Germany Oktoberfest | universityfoodie.com

Published on September 26th, 2013 | by Rachel Budke

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Oktoberfest

Oktoberfest | universityfoodie.com

On Saturday during our weekend in Munich, we went to the opening ceremony of Oktoberfest.  I was there with Sam and Madison from K-State, and also my roommates Caroline, Melanie and Victoria.  The photo above, from left to right, is me, Sam, and Caroline.  We booked our trip through the company Bus2Alps, and chose the option to stay in a hostel.  They also give an option to stay at a campsite, but I’m glad we didn’t because it was very cold at night.  On the other weekends of the Oktoberfest trip, you have the option of going to Oktoberfest on Friday, Saturday and/or Sunday.  However, since we were there for opening day, the festival didn’t start until noon on Saturday.  It worked out well that we booked our trip for the opening weekend, because we all agreed we wouldn’t have wanted to be at Oktoberfest for more than one day.

One thing I would suggest if you are going to Oktoberfest, is to buy lederhosen or a dirndl dress.  Theses are the typical outfits to wear at Oktoberfest, and they are sold all throughout the city of Munich.  Make sure you search around the city to find the best deals.  Typically, dirndls cost anywhere from 40-150 euros.  Lederhosen is typically a little bit more expensive.  Although it is a little bit of an investment, I’m really glad that I bought a dirndl.  It made the experience a little bit more exciting and fun, and now I also have an awesome souvenir!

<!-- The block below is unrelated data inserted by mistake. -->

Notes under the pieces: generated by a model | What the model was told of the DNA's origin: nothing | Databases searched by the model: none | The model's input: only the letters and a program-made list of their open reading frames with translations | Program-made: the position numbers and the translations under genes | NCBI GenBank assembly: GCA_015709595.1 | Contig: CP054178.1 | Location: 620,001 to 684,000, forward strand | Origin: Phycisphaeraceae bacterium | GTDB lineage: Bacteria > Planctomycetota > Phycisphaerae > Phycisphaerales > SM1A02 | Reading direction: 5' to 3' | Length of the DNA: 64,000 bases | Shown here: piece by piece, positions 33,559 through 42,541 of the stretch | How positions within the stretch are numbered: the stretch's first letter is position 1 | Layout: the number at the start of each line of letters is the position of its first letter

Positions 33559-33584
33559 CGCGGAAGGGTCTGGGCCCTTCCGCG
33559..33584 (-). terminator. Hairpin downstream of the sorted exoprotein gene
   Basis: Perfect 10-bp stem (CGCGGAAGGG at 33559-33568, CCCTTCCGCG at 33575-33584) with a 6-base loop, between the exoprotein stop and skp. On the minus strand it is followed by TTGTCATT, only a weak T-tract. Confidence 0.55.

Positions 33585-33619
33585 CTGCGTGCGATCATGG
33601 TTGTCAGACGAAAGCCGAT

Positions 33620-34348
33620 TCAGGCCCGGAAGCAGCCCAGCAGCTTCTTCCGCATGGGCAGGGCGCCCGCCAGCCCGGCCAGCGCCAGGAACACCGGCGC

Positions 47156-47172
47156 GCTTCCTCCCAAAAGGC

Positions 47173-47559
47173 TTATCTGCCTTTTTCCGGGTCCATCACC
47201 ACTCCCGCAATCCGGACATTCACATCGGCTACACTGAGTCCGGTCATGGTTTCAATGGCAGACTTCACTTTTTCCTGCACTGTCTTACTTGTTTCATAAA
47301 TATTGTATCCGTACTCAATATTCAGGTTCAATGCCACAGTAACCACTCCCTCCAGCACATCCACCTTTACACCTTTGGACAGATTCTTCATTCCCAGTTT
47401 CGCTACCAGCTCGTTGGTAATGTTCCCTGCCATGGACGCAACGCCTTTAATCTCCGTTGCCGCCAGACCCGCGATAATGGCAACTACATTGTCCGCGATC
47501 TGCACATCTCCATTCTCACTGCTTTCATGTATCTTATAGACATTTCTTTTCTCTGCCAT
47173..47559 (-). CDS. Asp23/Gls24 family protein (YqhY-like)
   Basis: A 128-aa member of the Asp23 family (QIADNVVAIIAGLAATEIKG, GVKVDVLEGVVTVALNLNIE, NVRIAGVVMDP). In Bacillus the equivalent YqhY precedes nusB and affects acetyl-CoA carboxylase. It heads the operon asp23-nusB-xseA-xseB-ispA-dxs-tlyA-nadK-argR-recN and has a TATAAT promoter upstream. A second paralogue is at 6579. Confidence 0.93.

Oktoberfest | universityfoodie.com

We arrived at Oktoberfest around 7:30 in the morning, and waited in line at the Hofbräu tent.  Around 9:00am, they opened the doors to the tent and everyone rushed inside.  It was so crowded that we all got stuck and could not move.  It was really hilarious and strange at the same time.  Once we got inside the tent, everyone was running around trying to find a table.  If you arrive to the tent later in the day, there will not be any spots left.  It filled up very quickly.  The Hofbräu tent is the biggest tent at Oktoberfest and holds almost 10,000 people.  In the tent, there were mostly Germans, Australians and Americans.  There are many other tents to choose from, and each one has a different feel.

Oktoberfest | universityfoodie.com

At noon, the festival officially started!  We couldn’t see any of the opening ceremony because everyone was standing up taking pictures.  The beer ladies come out and bring steins of beer to your table.  A stein is one liter, and if you include a tip, it will cost 10 euros.  Our beer lady could hold 12 at a time, and she was maybe 50 or 60 years old!  To say “cheers!” you say “prost!”.  The tent also sold roasted chicken, German sausages, pretzels, gingerbread, pastries and more.  Everything is overpriced, so just keep that in mind before you go.  Also, if you need to use the restroom, make sure you get in line early.  The line (or crowd, more accurately) is very long.

Oktoberfest | universityfoodie.com

Oktoberfest | universityfoodie.com

Sam and I went outside to look at all the rides that were outside.  It was really amazing to see, especially at night.  We rode the ferris wheel and a swing ride that spun.  There were also lots of food stands outside.

Oktoberfest | universityfoodie.com

Oktoberfest | universityfoodie.com

Oktoberfest | universityfoodie.com

Oktoberfest | universityfoodie.com

Oktoberfest | universityfoodie.com

Oktoberfest | universityfoodie.com

Oktoberfest | universityfoodie.com

Sam and I rode on this ride.

Hope you enjoyed hearing a little bit about my day at Oktoberfest!  Auf Wiedersehen!


About the Author

Rachel is a senior at Kansas State University, where she is studying Bakery Science. In the fall of 2013 she studied abroad in Florence, Italy. She loves cooking, photography and DIY projects.



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